Thursday, December 31, 2020

Karate Mussar

I recently watched an amazing mussar series.

Karate isn't exactly my thing. But, like many people who grew up in the 80s, I watched and loved The Karate Kid. The nice kid - awkward, poor and scrawny Daniel Larusso - is bullied by the mean kid; handsome, wealthy jock Johnny Lawrence. But then Daniel learns karate from wise mentor Mr. Miyagi, and defeats Johnny in the All-Valley Karate championships! It was an immensely satisfying tale for teenagers.

Recently a sequel series was made, called Cobra Kai. It features the original actors - Ralph Macchio and William Zabka - and is thus set an astonishing thirty-four years later! But what's really incredible is what they did with the storyline. 

Naturally, Daniel and Johnny are training the next generation. So you'd expect that Daniel, as the hero, is training the good kid, and Johnny, as the bully, is training the bad kid. But the series flips that. Johnny is the one training the good kid, and Daniel the bad kid!

But Cobra Kai goes much further. It spends most of the time presenting things from Johnny's perspective

For thirty-four years, one thing that we've known for sure is that Daniel was the good guy and Johnny was the bad guy. But the sequel flips that on its head. Sure, Johnny is no tzaddik, but he's a sympathetic character. He had a rough home life. He became a bully because he himself was bullied by his stepfather. And his version of what happened back in 1984 is very different from Daniel's version. The way he saw it, Daniel was trying to steal his girlfriend, and often provoked him.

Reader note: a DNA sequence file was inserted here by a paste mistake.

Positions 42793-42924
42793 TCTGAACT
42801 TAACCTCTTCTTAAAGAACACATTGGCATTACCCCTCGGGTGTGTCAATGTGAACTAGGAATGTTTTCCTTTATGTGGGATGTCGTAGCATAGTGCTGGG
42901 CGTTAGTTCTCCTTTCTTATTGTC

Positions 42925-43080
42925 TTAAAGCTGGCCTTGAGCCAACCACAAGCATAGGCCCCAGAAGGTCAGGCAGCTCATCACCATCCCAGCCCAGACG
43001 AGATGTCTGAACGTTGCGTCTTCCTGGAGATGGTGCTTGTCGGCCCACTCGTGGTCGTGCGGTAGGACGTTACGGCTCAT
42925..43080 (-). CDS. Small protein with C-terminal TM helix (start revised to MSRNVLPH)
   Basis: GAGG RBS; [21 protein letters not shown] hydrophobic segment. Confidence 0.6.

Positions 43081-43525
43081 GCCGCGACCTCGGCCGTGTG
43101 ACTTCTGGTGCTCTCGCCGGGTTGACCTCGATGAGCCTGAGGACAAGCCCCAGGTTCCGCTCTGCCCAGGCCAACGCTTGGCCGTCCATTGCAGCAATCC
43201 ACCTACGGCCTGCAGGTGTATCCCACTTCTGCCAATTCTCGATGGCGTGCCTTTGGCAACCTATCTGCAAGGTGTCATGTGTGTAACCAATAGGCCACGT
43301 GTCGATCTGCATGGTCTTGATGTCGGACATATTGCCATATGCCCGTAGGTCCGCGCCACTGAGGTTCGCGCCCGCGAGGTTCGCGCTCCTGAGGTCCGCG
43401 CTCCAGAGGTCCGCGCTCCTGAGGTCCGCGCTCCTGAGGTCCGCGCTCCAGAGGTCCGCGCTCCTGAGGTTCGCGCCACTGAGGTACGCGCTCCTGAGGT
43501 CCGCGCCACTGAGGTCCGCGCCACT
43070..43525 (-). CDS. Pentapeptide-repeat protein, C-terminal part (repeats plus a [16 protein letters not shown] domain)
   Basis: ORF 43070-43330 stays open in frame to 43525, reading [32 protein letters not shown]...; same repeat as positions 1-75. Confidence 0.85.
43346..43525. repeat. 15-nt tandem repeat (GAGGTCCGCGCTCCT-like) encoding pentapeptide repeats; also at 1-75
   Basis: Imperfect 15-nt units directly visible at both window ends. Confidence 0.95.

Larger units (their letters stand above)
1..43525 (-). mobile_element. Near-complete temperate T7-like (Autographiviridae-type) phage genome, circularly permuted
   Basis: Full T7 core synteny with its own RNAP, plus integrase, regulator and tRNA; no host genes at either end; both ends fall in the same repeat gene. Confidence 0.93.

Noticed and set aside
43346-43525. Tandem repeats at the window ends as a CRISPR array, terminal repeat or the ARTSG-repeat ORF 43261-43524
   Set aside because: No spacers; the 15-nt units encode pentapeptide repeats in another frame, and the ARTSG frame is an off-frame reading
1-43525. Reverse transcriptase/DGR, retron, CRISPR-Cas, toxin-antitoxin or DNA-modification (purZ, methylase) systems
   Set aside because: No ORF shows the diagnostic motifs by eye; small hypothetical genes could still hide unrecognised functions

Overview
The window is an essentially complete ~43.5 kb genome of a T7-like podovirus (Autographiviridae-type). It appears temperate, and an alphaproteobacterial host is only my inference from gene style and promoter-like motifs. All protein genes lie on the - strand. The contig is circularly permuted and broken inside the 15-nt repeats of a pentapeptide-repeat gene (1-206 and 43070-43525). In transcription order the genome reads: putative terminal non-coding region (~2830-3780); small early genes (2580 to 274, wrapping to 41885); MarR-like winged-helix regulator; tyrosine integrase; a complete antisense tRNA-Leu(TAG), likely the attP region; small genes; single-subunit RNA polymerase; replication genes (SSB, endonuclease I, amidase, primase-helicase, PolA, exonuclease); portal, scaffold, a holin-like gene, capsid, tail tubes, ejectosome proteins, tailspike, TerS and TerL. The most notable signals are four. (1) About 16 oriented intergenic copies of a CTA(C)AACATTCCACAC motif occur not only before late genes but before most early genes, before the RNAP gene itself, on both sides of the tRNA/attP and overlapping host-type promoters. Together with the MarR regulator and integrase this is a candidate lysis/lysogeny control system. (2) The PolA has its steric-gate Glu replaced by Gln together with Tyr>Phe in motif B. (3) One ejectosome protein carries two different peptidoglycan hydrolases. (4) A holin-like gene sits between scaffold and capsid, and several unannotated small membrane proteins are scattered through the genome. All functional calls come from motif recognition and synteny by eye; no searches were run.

Since then, after struggling with alcohol and employment problems, Johnny is making a sincere effort to get his life back together, including training bullied kids who need self-confidence. Daniel, meanwhile, has a successful personal and professional life, and is basically a good guy, but is way too smug and vindictive, and not willing to see that Johnny might be a better person than he remembers. 

The mussar lesson here is powerful. First, there's the way in which we can be certain about a person for literally decades, and then turn out to be wrong. Second is how Daniel and Johnny, despite both being basically decent people, are still stuck with their childhood prejudices and are each convinced that the other is awful beyond redemption. The show portrays how each of them views everything that the other does through the lens of their experience as teenagers. Instead of being able to get along as old acquaintances, and to grow together, they keep spiraling downwards due to their conviction that the other is evil and must be taken down.

This is a point that I've been trying to make in this forum for several months now. As a non-American, I have the benefit of a certain detachedness from US politics, like the viewer of Cobra Kai. It makes it possible to see clearly how partisanship and tribalism influence people to interpret everything that the other side does in the worst possible light. I've been trying to encourage people to try to look at things from the perspective of others, but with limited effect.